Just How Bad Are Missouri Drivers? Science Has The Answer
Missouri isn't the only state I've lived in where I've heard that people are lousy drivers.
When I lived in Texas, it seemed like no one knew how to drive. And it wasn't much better in Indiana. New research says that Missouri drivers are some of the worst on the roads.
Forbes did a deep dive into figuring out what states are the most dangerous states for drivers. And Missouri ranked fourth on the list. It's more hazardous than Texas, which ranked seventh, and Indiana which was middle of the pack. Illinois ranked 19, Iowa ranked the tenth safest to drive in, and Kansas ranked 39 on the list of most dangerous states to drive a vehicle in, so it's pretty safe too.
Forbes looked at five key metrics to arrive at their numbers. Fatal car accidents per capita by state. The total number of people killed per capita. The percent change in fatalities from 2019-2020. Percentage of accidents due to impaired driving. Percentage of accidents due to speeding.
Using this methodology Missouri ranked as the fourth most dangerous state for drivers, behind Wyoming, South Carolina, and the most dangerous state to drive in, Montana. Missouri was also ranked fourth worst in the nation for speeding fatalities.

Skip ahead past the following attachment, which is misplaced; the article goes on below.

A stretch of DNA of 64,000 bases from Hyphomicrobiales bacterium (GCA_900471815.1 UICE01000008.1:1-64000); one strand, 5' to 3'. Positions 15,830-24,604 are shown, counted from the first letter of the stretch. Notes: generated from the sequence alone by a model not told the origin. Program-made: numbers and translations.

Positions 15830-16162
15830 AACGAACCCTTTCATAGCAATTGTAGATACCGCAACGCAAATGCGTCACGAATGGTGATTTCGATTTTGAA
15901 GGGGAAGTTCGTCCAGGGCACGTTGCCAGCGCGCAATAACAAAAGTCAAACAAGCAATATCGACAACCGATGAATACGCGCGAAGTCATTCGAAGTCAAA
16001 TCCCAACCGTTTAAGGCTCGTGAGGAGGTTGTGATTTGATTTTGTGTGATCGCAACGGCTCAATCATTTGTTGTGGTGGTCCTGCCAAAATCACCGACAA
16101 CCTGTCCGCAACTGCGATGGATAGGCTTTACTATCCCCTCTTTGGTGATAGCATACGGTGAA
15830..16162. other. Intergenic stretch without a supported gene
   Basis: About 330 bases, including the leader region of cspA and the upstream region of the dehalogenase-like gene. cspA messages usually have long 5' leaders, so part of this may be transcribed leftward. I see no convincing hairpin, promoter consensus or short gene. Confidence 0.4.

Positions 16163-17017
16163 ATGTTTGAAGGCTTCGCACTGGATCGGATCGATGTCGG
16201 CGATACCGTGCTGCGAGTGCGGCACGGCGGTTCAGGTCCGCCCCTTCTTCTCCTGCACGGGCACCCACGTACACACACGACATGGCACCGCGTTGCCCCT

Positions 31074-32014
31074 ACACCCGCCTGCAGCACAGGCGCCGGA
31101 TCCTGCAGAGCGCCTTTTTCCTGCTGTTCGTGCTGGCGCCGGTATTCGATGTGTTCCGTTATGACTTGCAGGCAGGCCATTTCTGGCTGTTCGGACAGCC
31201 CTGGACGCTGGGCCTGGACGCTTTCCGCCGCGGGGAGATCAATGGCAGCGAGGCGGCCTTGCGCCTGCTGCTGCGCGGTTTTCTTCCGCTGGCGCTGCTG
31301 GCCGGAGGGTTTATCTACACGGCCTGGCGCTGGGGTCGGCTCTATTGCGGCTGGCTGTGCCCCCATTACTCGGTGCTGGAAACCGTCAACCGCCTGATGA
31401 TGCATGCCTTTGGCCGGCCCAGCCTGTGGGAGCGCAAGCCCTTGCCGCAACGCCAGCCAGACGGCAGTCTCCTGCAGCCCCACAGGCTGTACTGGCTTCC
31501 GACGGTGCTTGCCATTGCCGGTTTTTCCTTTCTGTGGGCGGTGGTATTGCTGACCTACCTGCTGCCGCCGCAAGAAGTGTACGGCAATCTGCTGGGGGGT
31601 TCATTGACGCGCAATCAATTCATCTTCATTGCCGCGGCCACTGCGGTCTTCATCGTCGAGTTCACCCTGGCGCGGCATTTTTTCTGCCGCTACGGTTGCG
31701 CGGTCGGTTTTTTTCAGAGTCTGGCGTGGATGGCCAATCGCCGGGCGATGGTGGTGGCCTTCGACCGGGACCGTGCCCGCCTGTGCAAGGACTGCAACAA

When it comes to speeding, speed in a wreck kills. One of the things that were explained to me when I lived in Texas was that they had a higher number of fatal wrecks because many roads in the state have higher speed limits. And when you wreck at a high rate of speed your chances of a severe or fatal injury increase.
One of the similarities I noticed between Texas and Missouri, is that a lot of roads from town to town, like Highway 50, have higher speeds. Obviously, if higher speeds lead to more severe crashes, it makes sense that Missouri is a more dangerous state to drive.
If there was a bright spot on the list, it's that Missouri did not place in the top ten of states with the most impaired driving fatalities. That's encouraging.
The bottom line is you can be in a wreck in any state, at any time. I've witnessed people driving way too fast on the street I live on. As well as on Highway 50. A guy plowed into the back of my car in Indiana because he was more busy looking at his Egg McMuffin after turning into the road from McDonald's than looking at the stoplight ahead.
According to DefensiveDriving.org, here are some tips that might keep you from being in a crash. Stay focused on the road and your driving. Keep an eye on your surroundings and scan ahead. Predict possible risks. Don't tailgate, and don't drive in another vehicle's blind spot. Keep your distance from bad, drunk, and tired drivers. Don't continually change lanes, and use your signals when you do. You can learn more about defensive driving here.